The value of mentoring in ophthalmology

Valuable advice is just as important as professional training

Cédric Schweitzer

Posted: Tuesday, July 9, 2019

In Greek mythology and Homer’s Odyssey, Mentor was the name of Ulysses’ experienced advisor and was in charge of the education of his son, Telemachus, during the war against the Trojans. While Ulysses was away, Mentor gave Telemachus wise advice to help him making appropriate decisions and help him keep the control of the kingdom of Ithaca. In our modern era, a mentor is not only a supervisor but also an experienced and trained adviser who guides you in shaping your career and helps you in developing your professional skills.

When I started my residency in ophthalmology, I was fascinated by visual function and research about eye disorders. I could also observe the permanent improvement in diagnosis or treatment of common eye disorders and I was impressed by all innovations improving visual care and health benefit for patients.

However, my interest in ophthalmology has been particularly raised by the professional skills, the charisma and the visionary approach of my first supervisor, Professor Joseph Colin (Bordeaux University Hospital, France). As a doctor and a professor, he taught me the best clinical and surgical practice in ophthalmology. As a professional supervisor, he also shared his enthusiasm, he provided constructive and accurate comments and always encouraged me to develop my professional skills. But, most importantly, he also gave me valuable and wise advice to collaborate with best experts in my field and to be in the forefront of innovation in visual science and care.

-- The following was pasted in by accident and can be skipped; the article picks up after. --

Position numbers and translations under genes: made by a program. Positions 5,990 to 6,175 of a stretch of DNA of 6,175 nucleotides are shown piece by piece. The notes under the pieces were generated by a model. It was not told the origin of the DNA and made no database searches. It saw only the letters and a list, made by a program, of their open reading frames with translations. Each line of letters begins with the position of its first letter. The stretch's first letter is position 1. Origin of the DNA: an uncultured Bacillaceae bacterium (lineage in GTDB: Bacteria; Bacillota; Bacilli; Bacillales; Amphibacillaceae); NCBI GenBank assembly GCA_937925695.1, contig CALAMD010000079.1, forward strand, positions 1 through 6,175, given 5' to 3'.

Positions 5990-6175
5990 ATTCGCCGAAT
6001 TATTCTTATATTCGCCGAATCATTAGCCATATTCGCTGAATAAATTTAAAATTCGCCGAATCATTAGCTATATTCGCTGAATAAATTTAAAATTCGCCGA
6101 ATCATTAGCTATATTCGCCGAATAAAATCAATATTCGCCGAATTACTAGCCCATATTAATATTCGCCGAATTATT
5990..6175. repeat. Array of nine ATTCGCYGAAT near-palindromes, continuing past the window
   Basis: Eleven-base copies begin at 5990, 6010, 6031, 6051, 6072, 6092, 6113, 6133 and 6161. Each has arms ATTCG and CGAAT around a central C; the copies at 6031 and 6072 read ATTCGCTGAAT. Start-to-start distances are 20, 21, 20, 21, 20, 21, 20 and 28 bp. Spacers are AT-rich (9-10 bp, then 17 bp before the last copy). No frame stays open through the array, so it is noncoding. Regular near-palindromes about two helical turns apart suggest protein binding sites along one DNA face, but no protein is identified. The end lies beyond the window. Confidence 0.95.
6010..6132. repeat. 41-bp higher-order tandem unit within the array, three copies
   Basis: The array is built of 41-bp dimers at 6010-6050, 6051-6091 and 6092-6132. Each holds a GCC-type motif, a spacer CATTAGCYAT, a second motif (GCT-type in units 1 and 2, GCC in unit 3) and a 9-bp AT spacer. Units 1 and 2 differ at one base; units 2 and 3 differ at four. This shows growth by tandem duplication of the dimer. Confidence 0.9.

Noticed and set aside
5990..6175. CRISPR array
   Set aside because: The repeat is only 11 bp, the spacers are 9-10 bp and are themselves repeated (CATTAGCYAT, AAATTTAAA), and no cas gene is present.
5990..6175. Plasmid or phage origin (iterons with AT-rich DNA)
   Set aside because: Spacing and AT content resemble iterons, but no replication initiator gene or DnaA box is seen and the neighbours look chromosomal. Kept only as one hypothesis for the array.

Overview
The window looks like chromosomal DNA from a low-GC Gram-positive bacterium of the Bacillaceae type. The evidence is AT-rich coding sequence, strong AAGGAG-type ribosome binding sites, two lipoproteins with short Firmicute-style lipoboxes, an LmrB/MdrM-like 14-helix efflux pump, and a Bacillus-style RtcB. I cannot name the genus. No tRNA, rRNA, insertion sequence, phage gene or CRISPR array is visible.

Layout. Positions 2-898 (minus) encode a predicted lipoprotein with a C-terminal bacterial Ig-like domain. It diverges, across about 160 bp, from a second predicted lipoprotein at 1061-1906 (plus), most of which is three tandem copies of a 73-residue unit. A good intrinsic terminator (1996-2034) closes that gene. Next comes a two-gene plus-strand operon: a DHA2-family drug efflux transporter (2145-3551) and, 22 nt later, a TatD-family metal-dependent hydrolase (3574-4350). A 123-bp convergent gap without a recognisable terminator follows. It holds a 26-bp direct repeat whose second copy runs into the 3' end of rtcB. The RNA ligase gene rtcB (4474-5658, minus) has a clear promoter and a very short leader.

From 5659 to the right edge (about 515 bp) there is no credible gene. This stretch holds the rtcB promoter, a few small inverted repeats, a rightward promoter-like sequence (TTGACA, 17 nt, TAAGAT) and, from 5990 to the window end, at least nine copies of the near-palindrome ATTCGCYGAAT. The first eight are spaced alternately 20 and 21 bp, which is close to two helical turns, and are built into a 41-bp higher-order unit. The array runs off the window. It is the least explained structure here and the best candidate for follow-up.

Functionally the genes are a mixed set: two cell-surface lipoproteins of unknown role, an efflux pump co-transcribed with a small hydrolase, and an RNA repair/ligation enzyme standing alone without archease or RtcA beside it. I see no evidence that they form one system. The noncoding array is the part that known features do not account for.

Owing to his mentorship, I could develop research and collaborations in corneal biomechanics or intraocular lens biomaterials as clinical issues related to glistenings. I could also perform a multi-centre clinical trial on intraoperative floppy iris syndrome in collaboration with Dr David Chang from USA and most importantly, he strongly supported me to develop research in the field of femtosecond laser cataract surgery.

His support was also decisive to design and set up the FEMCAT trial, which aimed to compare visual and anatomical outcomes between phacoemulsification cataract surgery and femtosecond laser surgery. Before passing away, he provided very wise advice to lead this multicentre trial from the initial to the final steps of the process.

Mentorship is a continuous process, it is our duty to provide similar advice to the following generations of ophthalmologists in order to provide the best research and care in ophthalmology.